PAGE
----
Not sure how many business leaders ever ask themselves, or their employees, this. Presumably many think it’s charisma, a great product or service, or just that it’s work for us or draw jobseekers allowance, but what Jones and Goffee told us was that there are four reasons – Culture, Performance, Employer Brand, Engagement. Does your business deliver on these? Does the image, or perception, match the reality?
Rob Goffee talked of living the brand and culture through purpose, standards and relationships, and of emotional sociability.
Importance of Conflict
There was a call to encourage conflict rather than suppress it. Conflict can help to drive the creative process. Leading on from this was the need to have characters around – they are the people that make the place special.
I would caution with a ‘be careful what you wish for‘. Whilst these were two very popular soundbites a business rife with conflict and characters often isn’t a very good place to work. For every example of this approach being productive I’d wager that there are plenty of others whose progress has stalled amidst poor engagement and staff attrition.
“Tell the truth before someone else does” was the message to HR….”if you sanitise bad news then the people at the top will never know what’s going on“.
The angle here may have been about the need for truth and honesty and to avoid spin, but in reality everyone else bar the leadership is already on to this. It’s my theme of the Autumn – ‘Organisational Nakedness‘ – cropping up again. The truth is that outside of the business everyone is already telling the truth about your product, your customer experience, your employee experience, your candidate experience and so on. The new reality is that HR doesn’t need to persuade the business to come clean – it needs to show the cost of not coming clean. Businesses that aren’t true will soon being to feel it through the bank balance.
The Department of Rules
A dig at HR and the desire to wrap a process around everything. I’ll take this in context with one of the closing statements which was not to confuse systemisation with bureaucratisation. With a number businesses this is probably easier said than done as the concepts of trusting people and self direction are hard for many to embrace.
Rules that do exist need to be simple and tested, not complex of imposed. Do the people who have to abide by them consider them fair? The concept of fairness is one which has appeared in a few conference keynotes recently and there is nothing that dis-engages your key workers more than a feeling of being treated unfairly.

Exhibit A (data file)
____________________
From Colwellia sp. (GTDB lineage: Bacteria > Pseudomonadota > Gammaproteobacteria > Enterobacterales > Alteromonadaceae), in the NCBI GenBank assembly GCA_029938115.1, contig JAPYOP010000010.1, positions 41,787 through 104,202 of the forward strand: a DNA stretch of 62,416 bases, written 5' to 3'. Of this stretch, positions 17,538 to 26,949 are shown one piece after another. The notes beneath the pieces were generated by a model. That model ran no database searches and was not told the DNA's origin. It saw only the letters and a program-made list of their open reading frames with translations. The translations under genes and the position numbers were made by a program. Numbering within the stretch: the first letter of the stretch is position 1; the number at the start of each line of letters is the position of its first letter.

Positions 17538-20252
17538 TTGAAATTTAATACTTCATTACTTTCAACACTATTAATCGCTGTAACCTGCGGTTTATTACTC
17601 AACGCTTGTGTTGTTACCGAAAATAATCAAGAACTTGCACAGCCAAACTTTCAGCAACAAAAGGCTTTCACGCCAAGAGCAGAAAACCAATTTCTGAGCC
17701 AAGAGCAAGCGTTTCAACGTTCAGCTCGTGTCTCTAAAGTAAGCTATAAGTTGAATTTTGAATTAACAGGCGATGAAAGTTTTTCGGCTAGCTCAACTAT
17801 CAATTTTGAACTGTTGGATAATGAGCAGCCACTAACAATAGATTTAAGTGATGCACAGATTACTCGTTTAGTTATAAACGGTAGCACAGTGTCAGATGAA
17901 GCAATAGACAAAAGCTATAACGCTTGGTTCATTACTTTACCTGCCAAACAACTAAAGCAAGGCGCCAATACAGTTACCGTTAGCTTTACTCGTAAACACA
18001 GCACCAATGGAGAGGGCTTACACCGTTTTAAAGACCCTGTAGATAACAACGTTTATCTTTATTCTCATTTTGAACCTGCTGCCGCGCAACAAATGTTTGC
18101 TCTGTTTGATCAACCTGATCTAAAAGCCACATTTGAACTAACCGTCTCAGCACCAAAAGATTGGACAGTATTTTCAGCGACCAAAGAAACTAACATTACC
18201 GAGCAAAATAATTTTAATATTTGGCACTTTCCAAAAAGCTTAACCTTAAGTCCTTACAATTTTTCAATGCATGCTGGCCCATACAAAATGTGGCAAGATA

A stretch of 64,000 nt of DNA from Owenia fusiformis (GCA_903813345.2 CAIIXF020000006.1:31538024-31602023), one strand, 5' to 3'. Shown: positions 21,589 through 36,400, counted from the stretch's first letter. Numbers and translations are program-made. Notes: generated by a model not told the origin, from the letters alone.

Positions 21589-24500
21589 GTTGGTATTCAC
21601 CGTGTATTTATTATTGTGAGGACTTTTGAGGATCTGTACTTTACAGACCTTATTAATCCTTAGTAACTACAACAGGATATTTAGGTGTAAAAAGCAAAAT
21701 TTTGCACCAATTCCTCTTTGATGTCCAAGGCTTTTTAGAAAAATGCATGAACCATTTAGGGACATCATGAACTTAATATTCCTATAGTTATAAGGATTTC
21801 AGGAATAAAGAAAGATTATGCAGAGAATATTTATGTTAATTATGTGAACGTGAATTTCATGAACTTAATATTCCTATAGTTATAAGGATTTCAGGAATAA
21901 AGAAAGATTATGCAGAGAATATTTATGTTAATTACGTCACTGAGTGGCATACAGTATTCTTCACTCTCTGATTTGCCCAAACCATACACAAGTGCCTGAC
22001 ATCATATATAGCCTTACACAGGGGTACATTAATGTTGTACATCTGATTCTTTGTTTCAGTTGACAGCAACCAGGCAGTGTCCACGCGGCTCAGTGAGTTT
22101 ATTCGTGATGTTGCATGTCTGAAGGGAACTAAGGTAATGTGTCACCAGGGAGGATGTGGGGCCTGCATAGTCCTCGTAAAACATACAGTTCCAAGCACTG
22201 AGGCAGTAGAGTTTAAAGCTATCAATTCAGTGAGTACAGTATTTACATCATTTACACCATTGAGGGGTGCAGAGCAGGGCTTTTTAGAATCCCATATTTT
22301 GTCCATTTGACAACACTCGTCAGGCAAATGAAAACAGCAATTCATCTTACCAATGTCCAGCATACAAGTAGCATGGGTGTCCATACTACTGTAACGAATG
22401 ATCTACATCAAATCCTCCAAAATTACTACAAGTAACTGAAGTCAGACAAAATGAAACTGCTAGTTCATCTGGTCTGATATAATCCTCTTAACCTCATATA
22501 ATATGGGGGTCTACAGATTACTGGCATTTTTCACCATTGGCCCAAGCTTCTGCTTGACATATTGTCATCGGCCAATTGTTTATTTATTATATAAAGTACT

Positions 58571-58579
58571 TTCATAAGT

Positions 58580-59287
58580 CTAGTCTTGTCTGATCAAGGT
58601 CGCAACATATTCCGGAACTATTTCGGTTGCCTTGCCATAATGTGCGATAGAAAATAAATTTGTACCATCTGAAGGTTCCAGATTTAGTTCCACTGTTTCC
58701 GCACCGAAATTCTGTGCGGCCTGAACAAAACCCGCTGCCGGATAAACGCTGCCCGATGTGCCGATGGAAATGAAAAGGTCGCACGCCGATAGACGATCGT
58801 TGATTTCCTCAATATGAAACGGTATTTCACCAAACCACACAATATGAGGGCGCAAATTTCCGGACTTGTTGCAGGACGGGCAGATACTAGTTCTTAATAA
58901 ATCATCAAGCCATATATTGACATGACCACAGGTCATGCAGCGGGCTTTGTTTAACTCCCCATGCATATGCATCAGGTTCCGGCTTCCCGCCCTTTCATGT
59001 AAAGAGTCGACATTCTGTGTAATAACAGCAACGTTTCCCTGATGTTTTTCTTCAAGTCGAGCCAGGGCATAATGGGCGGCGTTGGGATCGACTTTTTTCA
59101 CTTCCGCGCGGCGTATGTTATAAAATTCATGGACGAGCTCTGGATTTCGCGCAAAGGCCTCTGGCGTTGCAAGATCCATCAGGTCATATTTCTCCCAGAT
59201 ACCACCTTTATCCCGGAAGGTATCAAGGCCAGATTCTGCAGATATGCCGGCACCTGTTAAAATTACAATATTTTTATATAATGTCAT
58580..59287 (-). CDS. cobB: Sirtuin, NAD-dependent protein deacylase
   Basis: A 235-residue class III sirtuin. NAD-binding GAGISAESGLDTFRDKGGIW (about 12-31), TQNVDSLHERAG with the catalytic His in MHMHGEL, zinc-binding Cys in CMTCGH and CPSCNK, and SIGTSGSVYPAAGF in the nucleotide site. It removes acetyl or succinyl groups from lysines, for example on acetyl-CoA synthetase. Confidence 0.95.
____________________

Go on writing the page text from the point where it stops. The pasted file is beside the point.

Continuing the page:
“People want to do good work” Gareth Jones told us. “Work is a defining human characteristic. Good work equals good societies” HR needs some moral authority, and should be about doing the right thing, which should help create better societies was the message.
Quite a weight on the shoulders then. There is little doubt in my mind that HR professionals have a desire to do the right thing and make working life better for everyone, but is this what their leaders want? As Gemma asks – do you really know what the CEO wants? To create a better society through work probably requires different behaviours, which will need to be influenced by different rewards.
As Rob Goffee noted “Meaning comes from connections to others, community, cause. The most profitable businesses are not necessarily the most profit oriented“
I’ve seen 3 opening keynotes at 3 HR Conferences across 3 time zones in the last few weeks and all have similar strands running through them. Whether it’s building better workplaces, investing in new technology or devising a new reward system to encourage the right behaviours, the challenges for HR come from several new business norms…
- Inspiring leaders
- Heightened expectations
- Experience over functionality
- Self direction over controlling management
Can HR harness these to build better workplaces…or are we really just dreaming?
(Image created by Simon Heath)